Wells Fargo report fourth quarter earnings before the bell Friday along with three of the largest U.S. lenders, JPMorgan Chase (JPM), Citigroup (C) and Bank of America (BAC). Last quarter WFC reported better than third quarter earnings, other than an additional $2 billion to resolve a variety of legacy regulatory and legal woes from the costly fallout from scandals. Wells Fargo set aside $784 million in provisions for potential credit losses, more than the $611 million analysts had expected.
Wells Fargo Earnings Preview
Q4 2022 earnings release at 7 a.m. ET; conference call at 12 p.m. ET
- Projected EPS: 60 cents
- Projected revenue: $20.01 billion
Penalties continue to happen over at Wells Fargo and Wells Fargo Chief Executive Officer Charlie Scharf said last month that the $2 billion set aside last quarter “isn’t the end of it,” according to Reuters.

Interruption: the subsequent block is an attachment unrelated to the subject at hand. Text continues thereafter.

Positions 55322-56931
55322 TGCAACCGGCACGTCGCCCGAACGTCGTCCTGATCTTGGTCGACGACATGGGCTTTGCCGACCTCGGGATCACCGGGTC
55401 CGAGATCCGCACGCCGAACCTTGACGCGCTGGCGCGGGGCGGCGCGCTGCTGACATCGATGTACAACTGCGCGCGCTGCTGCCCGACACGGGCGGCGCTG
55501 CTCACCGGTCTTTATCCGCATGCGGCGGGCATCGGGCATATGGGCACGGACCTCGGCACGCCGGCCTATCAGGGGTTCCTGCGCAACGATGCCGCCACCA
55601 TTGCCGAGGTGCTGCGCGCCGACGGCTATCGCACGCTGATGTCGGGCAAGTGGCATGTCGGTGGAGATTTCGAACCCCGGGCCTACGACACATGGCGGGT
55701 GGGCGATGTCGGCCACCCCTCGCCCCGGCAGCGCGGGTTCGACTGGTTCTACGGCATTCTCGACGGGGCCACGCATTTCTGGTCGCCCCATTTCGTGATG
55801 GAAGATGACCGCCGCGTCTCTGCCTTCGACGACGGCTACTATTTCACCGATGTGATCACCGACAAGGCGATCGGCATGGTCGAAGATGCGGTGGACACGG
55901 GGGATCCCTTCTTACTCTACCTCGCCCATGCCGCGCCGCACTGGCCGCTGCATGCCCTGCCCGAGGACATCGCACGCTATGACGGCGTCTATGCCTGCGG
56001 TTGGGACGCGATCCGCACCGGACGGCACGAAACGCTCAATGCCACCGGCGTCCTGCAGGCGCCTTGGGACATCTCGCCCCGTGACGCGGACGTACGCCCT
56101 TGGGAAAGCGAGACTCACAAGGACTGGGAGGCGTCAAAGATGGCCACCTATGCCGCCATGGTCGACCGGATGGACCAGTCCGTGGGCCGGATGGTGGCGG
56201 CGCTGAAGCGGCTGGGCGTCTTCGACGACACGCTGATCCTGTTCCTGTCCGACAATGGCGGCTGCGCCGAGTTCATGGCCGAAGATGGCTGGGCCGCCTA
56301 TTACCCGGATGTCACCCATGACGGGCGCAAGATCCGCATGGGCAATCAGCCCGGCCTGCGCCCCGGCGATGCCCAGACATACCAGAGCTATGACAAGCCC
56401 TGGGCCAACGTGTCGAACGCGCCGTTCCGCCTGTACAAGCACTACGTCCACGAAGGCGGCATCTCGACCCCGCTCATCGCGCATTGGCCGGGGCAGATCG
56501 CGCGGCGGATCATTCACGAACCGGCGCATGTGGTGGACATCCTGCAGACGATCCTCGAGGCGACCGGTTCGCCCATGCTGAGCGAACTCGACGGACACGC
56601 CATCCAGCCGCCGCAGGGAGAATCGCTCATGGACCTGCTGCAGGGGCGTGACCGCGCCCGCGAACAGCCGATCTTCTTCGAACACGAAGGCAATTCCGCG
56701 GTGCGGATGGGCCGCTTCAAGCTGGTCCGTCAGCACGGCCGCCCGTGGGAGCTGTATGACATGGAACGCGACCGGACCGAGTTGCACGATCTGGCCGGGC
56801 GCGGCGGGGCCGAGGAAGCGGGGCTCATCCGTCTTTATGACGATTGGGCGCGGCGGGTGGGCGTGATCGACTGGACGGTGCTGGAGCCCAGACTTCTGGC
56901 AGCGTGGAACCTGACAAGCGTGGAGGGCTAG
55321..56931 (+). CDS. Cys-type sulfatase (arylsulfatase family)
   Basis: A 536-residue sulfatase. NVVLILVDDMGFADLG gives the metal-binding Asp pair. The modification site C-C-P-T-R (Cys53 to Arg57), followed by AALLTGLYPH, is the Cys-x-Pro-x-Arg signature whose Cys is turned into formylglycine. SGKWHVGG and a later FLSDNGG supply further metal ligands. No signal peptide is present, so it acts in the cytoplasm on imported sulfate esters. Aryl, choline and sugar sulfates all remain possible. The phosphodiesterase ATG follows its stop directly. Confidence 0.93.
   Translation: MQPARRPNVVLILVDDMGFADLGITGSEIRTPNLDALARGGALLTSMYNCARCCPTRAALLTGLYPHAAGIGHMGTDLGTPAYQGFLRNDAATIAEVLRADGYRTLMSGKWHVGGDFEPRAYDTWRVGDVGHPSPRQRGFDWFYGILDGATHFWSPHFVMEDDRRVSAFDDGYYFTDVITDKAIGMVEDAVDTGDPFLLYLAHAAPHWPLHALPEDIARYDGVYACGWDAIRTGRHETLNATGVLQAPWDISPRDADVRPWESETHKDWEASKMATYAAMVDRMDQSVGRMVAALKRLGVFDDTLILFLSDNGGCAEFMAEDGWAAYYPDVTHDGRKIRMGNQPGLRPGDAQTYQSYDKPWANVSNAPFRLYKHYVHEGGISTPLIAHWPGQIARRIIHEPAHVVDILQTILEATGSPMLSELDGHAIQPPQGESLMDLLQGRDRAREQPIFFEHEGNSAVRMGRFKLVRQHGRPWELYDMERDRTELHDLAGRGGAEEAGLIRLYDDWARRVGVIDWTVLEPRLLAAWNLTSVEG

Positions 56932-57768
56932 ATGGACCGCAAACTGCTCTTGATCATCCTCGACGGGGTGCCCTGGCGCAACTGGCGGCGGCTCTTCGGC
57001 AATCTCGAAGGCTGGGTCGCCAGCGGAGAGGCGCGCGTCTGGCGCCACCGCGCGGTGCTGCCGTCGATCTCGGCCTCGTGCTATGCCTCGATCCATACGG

Investors remain cognizant that WFC has a multiyear effort to satisfy regulatory requirements, with setbacks likely to continue along the way. There is that reputational risk hangs over the bank after a series of scandals that included creating fake customer accounts.
Wells Fargo penalties:
- $3.7 billion in 2022 for consumer abuses
- $3 billion in 2020 for fraud
- $2 billion in 2018 for toxic securities abuses
- $1.9 billion in 2013 for banking violations
- $5.3 billion in 2012 for mortgage abuses
Mortgage Market Weakness
Wells Fargo is a large mortgage lender in the US, with mortgages applications falling its profits will fall accordingly. November US existing home sales from the National Association of Realtors fell 7.7% month-over-month in November to a seasonally adjusted annual rate of 4.09 million (consensus 4.20 million) versus an unrevised 4.43 million in October.
Analysts Outlook on Banks
RBC Capital Markets – Gerard Cassidy